In the same way, each individual's worldly form discloses this double origin. Unlike plants or animals, we are responsible for the extent to which our innate image is enabled to reveal itself and develop, no matter what the adverse conditions.

— from The Way of Transformation:

Daily Life as Spiritual Exercise

by Karlfried, Graf von Durckheim

Unwin Hyman Ltd. London

CONTENTS

Introduction

Chapter One

The Living Attifact

Chapter Two

Working with the Chakras

Chapter Three

Working with the Meridians

Chapter Four

Vibrational Therapies

Chapter Five

Review

Chapter Six

Case Notes

Glossary

Bibliography

Suggested Reading

Resources

Index

About the Author

INTRODUCTION

Living on planet Earth during the 20th century is not the easiest thing you could have chosen to do. Like me, you've probably spent more than a few anxious moments wondering if there would be time to try to make your dreams come true, afraid sometimes to believe in a future. But when I turn aside from the television and newspaper and focus on the process that is my life and the lives around me, my sense of hope and promise is rekindled. I am continually amazed by the courage of individual lives and by the pure will to survive, to develop and to understand engendered by the human spirit.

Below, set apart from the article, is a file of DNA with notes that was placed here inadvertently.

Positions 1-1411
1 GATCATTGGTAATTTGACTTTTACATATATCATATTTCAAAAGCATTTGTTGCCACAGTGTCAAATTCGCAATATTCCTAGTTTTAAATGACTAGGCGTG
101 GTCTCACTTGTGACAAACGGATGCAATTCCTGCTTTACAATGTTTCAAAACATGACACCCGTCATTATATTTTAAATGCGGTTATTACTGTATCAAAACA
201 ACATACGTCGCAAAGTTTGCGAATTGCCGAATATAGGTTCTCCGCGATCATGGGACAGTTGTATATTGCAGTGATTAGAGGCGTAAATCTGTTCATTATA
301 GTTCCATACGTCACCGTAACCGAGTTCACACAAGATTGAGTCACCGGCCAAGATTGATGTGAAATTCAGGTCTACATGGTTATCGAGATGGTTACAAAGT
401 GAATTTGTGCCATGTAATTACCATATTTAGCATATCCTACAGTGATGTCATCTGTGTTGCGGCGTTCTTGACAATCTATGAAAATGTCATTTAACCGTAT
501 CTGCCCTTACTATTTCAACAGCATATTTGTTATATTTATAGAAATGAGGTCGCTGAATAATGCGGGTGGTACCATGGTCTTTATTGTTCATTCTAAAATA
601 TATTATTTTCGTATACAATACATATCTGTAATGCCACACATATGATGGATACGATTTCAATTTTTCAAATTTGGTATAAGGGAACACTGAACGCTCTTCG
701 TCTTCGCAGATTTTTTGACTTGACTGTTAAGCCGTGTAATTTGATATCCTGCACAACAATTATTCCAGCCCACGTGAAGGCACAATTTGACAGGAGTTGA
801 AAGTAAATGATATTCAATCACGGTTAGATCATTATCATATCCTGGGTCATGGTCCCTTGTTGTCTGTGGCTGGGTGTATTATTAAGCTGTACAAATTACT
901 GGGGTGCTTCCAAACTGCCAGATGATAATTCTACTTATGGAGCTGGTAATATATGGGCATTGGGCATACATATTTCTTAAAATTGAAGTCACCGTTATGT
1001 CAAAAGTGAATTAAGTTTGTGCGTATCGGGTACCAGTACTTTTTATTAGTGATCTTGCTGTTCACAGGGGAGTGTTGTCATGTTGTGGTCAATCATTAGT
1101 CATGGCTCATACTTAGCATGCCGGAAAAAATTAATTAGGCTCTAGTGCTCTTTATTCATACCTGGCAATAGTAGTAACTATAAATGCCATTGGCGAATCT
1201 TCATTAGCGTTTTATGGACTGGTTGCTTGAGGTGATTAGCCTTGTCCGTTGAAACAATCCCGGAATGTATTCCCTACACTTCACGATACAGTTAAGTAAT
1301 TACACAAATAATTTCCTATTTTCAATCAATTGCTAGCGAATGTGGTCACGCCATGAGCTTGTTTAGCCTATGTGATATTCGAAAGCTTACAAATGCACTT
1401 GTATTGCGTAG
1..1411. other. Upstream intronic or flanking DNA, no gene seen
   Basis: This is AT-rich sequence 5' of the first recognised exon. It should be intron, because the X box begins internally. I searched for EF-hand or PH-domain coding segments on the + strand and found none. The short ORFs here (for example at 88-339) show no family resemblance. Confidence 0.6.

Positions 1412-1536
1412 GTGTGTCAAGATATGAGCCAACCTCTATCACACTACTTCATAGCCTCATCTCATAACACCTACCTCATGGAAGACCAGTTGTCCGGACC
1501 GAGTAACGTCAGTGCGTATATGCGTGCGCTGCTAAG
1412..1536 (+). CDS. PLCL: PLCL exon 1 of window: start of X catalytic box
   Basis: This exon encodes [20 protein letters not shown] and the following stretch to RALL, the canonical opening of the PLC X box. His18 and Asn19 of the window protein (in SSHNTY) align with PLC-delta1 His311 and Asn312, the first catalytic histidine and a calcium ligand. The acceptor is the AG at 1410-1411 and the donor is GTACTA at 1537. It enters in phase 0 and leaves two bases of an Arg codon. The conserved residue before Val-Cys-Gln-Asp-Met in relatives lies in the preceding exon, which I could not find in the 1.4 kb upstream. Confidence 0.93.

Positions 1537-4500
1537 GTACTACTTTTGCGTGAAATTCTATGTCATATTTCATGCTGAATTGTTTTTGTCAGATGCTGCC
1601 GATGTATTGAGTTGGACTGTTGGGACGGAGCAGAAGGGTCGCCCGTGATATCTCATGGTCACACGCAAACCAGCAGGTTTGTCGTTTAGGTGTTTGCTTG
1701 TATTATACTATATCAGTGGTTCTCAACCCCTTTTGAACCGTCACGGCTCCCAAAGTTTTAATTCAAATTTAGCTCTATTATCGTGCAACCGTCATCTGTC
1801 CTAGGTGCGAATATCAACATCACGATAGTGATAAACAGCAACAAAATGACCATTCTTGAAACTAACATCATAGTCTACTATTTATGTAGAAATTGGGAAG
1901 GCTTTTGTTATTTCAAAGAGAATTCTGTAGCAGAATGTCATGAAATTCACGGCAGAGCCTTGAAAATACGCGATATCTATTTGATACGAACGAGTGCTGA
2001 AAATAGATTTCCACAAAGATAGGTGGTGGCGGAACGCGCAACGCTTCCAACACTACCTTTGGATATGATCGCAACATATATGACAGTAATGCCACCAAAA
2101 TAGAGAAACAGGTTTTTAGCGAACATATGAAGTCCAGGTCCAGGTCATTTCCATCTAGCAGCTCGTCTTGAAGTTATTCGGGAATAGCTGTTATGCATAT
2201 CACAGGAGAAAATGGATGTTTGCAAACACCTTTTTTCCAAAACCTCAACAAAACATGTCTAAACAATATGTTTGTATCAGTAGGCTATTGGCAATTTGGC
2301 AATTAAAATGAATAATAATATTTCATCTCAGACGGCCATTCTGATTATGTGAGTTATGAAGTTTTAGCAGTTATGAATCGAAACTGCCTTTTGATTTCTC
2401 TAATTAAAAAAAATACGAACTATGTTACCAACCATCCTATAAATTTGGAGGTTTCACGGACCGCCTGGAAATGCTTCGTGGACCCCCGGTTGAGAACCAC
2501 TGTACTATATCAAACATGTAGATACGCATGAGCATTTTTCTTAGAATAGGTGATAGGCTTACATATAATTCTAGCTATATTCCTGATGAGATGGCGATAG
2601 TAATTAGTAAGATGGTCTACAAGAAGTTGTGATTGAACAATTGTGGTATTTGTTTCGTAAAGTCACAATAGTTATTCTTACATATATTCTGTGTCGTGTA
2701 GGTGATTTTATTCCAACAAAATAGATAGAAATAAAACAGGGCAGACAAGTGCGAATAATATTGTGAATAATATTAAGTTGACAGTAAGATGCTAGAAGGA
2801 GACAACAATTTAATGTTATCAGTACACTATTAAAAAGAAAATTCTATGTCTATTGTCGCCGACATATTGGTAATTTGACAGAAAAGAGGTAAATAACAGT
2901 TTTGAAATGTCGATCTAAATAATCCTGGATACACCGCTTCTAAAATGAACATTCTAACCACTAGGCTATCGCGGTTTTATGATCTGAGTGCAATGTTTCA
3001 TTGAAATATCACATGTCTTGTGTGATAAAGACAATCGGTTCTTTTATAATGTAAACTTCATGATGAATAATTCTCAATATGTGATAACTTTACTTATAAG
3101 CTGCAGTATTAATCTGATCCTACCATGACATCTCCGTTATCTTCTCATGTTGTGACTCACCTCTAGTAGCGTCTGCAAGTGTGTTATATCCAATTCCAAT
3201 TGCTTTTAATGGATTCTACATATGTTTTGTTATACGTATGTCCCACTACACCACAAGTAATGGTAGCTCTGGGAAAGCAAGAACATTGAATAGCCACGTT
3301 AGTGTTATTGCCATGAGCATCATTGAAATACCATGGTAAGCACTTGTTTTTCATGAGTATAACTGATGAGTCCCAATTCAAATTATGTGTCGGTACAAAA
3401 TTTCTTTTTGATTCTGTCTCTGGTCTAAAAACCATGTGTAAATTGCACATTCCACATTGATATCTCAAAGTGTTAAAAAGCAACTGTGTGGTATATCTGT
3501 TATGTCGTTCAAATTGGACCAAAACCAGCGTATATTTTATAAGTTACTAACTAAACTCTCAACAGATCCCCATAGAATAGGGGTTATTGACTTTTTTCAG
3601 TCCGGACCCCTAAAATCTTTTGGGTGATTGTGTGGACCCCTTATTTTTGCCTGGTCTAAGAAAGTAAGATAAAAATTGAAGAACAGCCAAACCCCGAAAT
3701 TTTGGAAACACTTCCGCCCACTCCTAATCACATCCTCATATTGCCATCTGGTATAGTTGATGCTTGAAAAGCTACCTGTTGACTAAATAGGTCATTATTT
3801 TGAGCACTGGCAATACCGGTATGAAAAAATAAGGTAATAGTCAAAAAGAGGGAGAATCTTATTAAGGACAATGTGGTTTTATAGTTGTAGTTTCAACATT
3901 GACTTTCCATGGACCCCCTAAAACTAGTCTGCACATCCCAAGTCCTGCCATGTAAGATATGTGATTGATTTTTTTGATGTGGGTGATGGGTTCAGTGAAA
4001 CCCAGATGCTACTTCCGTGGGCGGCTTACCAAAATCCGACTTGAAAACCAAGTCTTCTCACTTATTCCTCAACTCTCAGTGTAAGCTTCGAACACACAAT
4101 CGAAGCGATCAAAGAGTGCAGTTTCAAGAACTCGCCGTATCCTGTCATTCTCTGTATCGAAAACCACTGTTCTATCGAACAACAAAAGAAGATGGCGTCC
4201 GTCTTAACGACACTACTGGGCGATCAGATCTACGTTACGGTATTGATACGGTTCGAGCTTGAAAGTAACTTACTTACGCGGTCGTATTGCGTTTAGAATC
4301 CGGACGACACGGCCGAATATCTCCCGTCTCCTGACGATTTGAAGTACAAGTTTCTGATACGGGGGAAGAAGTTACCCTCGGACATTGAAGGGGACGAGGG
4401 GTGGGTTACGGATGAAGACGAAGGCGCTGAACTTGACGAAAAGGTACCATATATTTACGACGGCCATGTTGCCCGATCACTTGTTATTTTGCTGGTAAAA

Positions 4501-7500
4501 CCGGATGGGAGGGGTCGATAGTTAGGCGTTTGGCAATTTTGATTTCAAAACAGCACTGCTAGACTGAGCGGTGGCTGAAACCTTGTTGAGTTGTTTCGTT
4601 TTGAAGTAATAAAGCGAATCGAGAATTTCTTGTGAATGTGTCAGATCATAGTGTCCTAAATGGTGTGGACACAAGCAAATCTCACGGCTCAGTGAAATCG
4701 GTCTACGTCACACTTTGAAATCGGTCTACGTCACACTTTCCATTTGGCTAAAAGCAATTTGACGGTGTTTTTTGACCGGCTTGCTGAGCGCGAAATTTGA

As the millennium approaches, we are witnessing a tremendous resurgence of interest in ancient forms and systems, searching for old/new ways to know ourselves. We gently brush off the artifacts and pore over the manuscripts and scrolls, hoping to find the clue, the answer, the way to step into the future with some sense of grace and purpose. It is as though, in crossing over the psychic threshold of the year 2000, we feel the need to reach back into our dimmest past and take all the grandmothers and grandfathers with us. The burgeoning new age has generated countless trends, philosophies, cults, foods, gimmicks, gadgets and diets. Most of it is designed to put us in touch with ourselves. If we peek behind the ad campaign, we often glimpse familiar patterns of competition and one-upmanship. In the same sense that our Puritan forefathers looked upon poverty as a sign of God's disfavor, many are now learning to equate physical or emotional problems with a lack of grace or spiritual balance. We have forgotten that Job's trials were the means to his evolution, his dialogue with the divine. We have forgotten that the Shaman, the one called Wounded Healer, is one who has engaged in private combat with disease and psychosis and emerged victorious, reassembled, a vehicle for power.

This book is about conflicts and patterns of tension. It is about the ways in which our past can come to haunt our present and our future. It is about the daily challenge we all confront, the challenge to somehow transmute our fears, our maimed feelings, our bitter memories and our damaged dreams. It is about our struggle to become whole, clear, and free. It is not about ways to sidestep or evade the exposure and discomfort of knowing ourselves. Nor is it about ways to numbingly detach or erase what hurts and holds us. It is a book for warriors, gentle warriors perhaps, but warriors nonetheless. For I agree with Menander the Greek who said that in being human we should never ask the gods for life set free from grief, but ask instead for courage that endureth long.